Promoting Intertidal Sciences, Conservation & Education Studies - blog June 19th - Dr Mike Kent

Marine biologist Dr Mike Kent has joined the team at Tubestation to help develop a new project Promoting Intertidal Sciences, Conservation and Educational Studies (PISCES) in a Christian environment. As part of the project, he will be writing weekly reflections inspired by our natural environment, especially the wonderful marine and coastal wildlife in and around Polzeath.

Mike says, “I am encouraged to embark on this writing project by the following two passages in the Bible:

Go to the ant, O sluggard;

consider her ways, and be wise.

Proverbs 6:6

 

But ask the animals, and they will teach you,

the birds of the air, and they will tell you,

ask the plants of the earth, and they will teach you

and the fish of the sea will declare to you.

Who among these does not know that

the hand of the Lord has done this?

In His hand is the life of every living thing

and the breath of every human being .

Job 12: 7–10

“As PISCES is the name of our project, it seems only right that my first reflection should be inspired by an encounter with one of the most common fish to be found on our rocky shores, a blenny.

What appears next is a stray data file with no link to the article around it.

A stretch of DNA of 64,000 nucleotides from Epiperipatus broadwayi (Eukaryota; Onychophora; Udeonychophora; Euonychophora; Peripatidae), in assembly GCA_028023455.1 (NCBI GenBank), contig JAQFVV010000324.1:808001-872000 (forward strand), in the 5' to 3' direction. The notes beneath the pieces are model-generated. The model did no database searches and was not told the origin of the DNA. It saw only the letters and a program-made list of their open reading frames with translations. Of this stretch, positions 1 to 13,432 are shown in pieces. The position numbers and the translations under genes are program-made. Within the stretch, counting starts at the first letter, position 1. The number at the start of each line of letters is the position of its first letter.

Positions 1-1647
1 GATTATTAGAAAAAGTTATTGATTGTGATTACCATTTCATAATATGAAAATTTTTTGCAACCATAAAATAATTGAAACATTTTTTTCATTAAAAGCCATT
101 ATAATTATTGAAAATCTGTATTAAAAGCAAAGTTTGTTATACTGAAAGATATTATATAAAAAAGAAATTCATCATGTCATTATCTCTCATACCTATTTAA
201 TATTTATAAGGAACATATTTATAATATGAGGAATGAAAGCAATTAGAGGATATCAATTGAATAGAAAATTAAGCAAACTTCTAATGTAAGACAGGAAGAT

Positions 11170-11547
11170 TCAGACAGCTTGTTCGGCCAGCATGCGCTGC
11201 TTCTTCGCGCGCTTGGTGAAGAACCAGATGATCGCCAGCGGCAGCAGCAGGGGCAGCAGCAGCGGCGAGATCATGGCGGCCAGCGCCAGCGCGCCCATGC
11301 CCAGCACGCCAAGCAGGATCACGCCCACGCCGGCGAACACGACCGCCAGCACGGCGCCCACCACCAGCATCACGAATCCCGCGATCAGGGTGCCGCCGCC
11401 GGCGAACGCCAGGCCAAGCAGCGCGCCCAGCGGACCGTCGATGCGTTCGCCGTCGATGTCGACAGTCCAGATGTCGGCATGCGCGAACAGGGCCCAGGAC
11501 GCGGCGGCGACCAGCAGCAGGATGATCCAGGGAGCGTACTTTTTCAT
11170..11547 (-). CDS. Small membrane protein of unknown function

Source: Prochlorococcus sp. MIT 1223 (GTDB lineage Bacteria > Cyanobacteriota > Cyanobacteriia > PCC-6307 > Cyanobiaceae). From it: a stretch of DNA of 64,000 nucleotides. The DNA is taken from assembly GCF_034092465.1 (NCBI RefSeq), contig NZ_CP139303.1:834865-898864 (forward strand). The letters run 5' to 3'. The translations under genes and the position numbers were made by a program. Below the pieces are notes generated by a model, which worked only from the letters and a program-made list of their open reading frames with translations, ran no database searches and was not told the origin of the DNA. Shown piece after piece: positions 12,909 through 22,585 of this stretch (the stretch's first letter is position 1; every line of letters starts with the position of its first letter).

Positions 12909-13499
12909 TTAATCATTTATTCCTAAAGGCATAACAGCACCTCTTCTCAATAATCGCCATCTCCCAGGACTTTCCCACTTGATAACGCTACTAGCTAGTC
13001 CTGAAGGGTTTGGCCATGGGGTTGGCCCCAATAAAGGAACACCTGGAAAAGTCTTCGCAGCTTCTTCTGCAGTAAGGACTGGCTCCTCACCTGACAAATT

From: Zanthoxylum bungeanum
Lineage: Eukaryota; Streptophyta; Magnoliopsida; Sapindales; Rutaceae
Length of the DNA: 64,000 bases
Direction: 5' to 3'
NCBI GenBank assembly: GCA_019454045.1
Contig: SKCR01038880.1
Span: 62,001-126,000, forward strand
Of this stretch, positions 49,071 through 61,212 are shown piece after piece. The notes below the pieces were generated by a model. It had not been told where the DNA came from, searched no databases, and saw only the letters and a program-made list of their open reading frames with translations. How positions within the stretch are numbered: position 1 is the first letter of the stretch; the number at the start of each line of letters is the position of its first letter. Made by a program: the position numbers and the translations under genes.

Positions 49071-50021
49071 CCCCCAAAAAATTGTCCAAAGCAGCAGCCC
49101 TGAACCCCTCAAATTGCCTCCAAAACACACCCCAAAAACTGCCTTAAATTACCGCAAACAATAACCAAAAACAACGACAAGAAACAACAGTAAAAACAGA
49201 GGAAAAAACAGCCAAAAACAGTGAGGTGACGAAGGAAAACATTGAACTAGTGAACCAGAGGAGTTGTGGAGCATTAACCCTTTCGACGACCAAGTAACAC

“This particular character was photographed during a low tide at night residing in a rock crevice below Tristram car park. It’s a truly remarkable animal, wonderfully adapted to life on our wave-swept shore. With scales deeply embedded in the skin so that wave-damage is minimised, this fish is unusually smooth to the touch. And, even more remarkable, it is a fish that can breathe out of water. Providing its body surface is kept moist, it can survive exposed to the air for more than 24 hours. This is made possible by an extensive system of blood vessels on the underside of the pectoral fins and in the mouth cavity which, like blood vessels in our lungs, allow respiratory gases to be exchanged.

“I returned several times at night to search the shore below Trispen, and always found the blenny at home in its crevice. I often gazed at it and thought how wonderfully it is made.

“Behavioural studies reveal that blennies have remarkably good eyesight, enabling them to see colours and patterns so that they can distinguish friend from foe. On one particular moonlit night, as I peered into the eyes of my fishy friend, I was convinced that it was looking back at me. I wondered what it thought about the strange creature that woke it up in the middle of the night.”